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sitting in the yard for two days. He checked on the Hartigs and found them lying on their kitchen floor. Davis called the police.

{¶ 13} The police found the bodies fully clothed in the kitchen and noticed a strong smell, apparently from decaying flesh. Detectives found ten Winchester .25 caliber shell casings near the bodies, and recovered eight .25 caliber bullets from the crime scene and autopsies. Nancy Bulger, a firearms expert, concluded that a single .25 caliber semiautomatic pistol had ejected all of the shells found and that a single weapon had fired all eight bullets recovered. Bulger testified that the ammunition clip for most .25 caliber semiautomatics carries six or seven rounds, but extended magazines for .25 caliber firearms, although not common, do exist.

{¶ 14} In the Hartigs' master bedroom, detectives found open dresser drawers as well as seven empty ring boxes. In the living room, police found a metal box with a lock and key.

{¶ 15} Dr. Elizabeth Balraj, the Cuyahoga County Coroner, supervised and observed the autopsies. She testified that Cora Hartig had been shot five times and had died "as a result of * * * gunshot wounds to her chest with internal injuries." Bearnhardt Hartig, shot three times, died from "gunshot wounds to [his] right chest with multiple visceral injuries." Dr. Balraj found no evidence of stippling or gunpowder residue; therefore, Dr. Balraj concluded, the shots had been fired from a distance greater than one and one half to three feet.

{¶ 16} On the day that police discovered the Hartigs' bodies, Noling and his cohorts had a party at Trandifer's house. At the party, Noling was acting drunk and bragging about the Alliance robberies, but not about the Atwater Township murders. After a police cruiser drove by, Noling grabbed Wolcott, started screaming, and said that "he was going to kill him, he better not have told." Noling also asked Robyn Elliot if she "had heard anything on the police scanner about two old people getting shot in Atwater." When she said no, Noling was "just laughing and acting like a big shot." In fact, the first television news reports about the Hartig murders did not air until the evening of the next day.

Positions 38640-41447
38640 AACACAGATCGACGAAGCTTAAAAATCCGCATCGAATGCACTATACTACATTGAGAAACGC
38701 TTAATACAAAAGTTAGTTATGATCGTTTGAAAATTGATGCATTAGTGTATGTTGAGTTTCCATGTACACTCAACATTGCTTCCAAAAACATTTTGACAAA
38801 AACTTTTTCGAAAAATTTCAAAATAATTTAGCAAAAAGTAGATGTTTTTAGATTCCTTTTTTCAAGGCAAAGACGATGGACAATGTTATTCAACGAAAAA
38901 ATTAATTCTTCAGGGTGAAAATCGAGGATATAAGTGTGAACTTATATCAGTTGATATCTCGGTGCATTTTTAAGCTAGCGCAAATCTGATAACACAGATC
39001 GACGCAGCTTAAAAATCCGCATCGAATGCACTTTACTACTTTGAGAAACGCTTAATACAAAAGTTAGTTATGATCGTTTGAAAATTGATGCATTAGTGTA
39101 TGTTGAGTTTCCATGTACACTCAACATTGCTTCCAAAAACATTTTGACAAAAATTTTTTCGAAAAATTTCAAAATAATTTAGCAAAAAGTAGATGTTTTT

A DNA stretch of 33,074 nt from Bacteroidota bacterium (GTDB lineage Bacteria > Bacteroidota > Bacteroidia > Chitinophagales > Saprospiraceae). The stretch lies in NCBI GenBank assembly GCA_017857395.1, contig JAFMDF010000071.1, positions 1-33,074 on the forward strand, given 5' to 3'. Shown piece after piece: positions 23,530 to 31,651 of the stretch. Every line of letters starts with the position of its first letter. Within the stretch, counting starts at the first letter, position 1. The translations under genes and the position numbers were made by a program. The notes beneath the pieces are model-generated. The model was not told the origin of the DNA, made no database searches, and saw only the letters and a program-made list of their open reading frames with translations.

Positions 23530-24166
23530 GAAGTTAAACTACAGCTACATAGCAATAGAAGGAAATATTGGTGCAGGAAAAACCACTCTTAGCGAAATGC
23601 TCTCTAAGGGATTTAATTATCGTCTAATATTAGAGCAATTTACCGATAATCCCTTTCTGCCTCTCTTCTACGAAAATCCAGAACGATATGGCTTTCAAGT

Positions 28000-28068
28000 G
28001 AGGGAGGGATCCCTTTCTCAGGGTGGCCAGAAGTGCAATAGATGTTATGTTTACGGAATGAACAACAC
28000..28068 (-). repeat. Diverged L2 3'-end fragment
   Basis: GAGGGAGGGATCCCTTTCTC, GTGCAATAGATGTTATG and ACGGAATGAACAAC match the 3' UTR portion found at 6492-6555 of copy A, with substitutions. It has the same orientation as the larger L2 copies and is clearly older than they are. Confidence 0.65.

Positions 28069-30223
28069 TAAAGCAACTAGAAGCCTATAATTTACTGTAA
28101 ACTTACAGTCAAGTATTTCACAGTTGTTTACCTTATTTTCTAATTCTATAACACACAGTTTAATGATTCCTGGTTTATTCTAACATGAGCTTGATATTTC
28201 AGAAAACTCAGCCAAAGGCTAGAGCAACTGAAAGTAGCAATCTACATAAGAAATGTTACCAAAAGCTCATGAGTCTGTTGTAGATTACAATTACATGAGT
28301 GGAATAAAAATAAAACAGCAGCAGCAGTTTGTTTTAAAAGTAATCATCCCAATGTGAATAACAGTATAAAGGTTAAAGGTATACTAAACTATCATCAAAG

{¶ 17} Two days after the discovery of the Hartigs' bodies, Alliance police arrested Noling and his accomplices in connection with the Alliance robberies. While in police custody with Noling, St. Clair asked Alliance police officers the identity of two out-of-town detectives who wanted to interview them. After being told their names, St. Clair asked, "Is it about the two old people who were killed in Atwater?" Noling immediately told St. Clair, "Keep your mouth shut about that, don't say another word, keep quiet."

{¶ 18} Noling admitted his involvement in the Hartig murders to two fellow jail inmates. He told inmate Paul Garner that he "didn't mean to do it. Just happened. The lady said; I know who you are." St. Clair had "said his name, and so they had to kill both of them." Noling also described the murders to jail inmate Ronnie Gantz. Noling told Gantz that St. Clair was the shooter, but then subsequently recanted, claiming instead that he was the shooter because St. Clair "was too weak to shoot anyone." Noling told Gantz that he shot Bearnhardt with a .25 caliber automatic because "the man tried to be a hero." St. Clair denied any involvement in the murders to Gantz.

{¶ 19} Noling told Corrections Officer Lawrence Kouri that St. Clair was "trying to frame" Noling for the Hartigs' murder.

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On May 4, 1990, Noling also told Portage County Sheriff Duane Kaley that Wolcott and St. Clair had committed the murders, but Noling "knew where the firearm involved" was and knew about a bloody shirt and stolen stereo. Noling talked about two semiautomatic .25 caliber weapons. Based on the information from Noling and from a man named Chico, police recovered the .25 caliber semiautomatic pistol that Noling had fired during the Murphy robbery. Police never recovered the weapon used to kill the Hartigs.

{¶ 20} Noling later told Anthony Travise, a fellow inmate, how St. Clair, Dalesandro, Wolcott, and Noling had robbed several people. Noling admitted that he was a suspect in the Hartig murders, but never admitted to Travise that he was responsible for their deaths. Noling also told Travise that if he ever testified against Noling, "he would get [him] one way or another."

{¶ 21} At trial, St. Clair described a somewhat different version of events. St. Clair testified that the group had stolen items from unlocked cars and that Noling had suggested robbing elderly people in their homes by asking to use a telephone. St. Clair also described how he and Noling had robbed the Hughes family and what he knew about Noling's robbery of the Murphy family.

{¶ 22} St. Clair admitted that he had pled guilty to aggravated robbery and aggravated murder in connection with the Hartig murders, and that he had received a sentence of 20 years to life. St. Clair denied, however, that Noling or he had been in Atwater Township...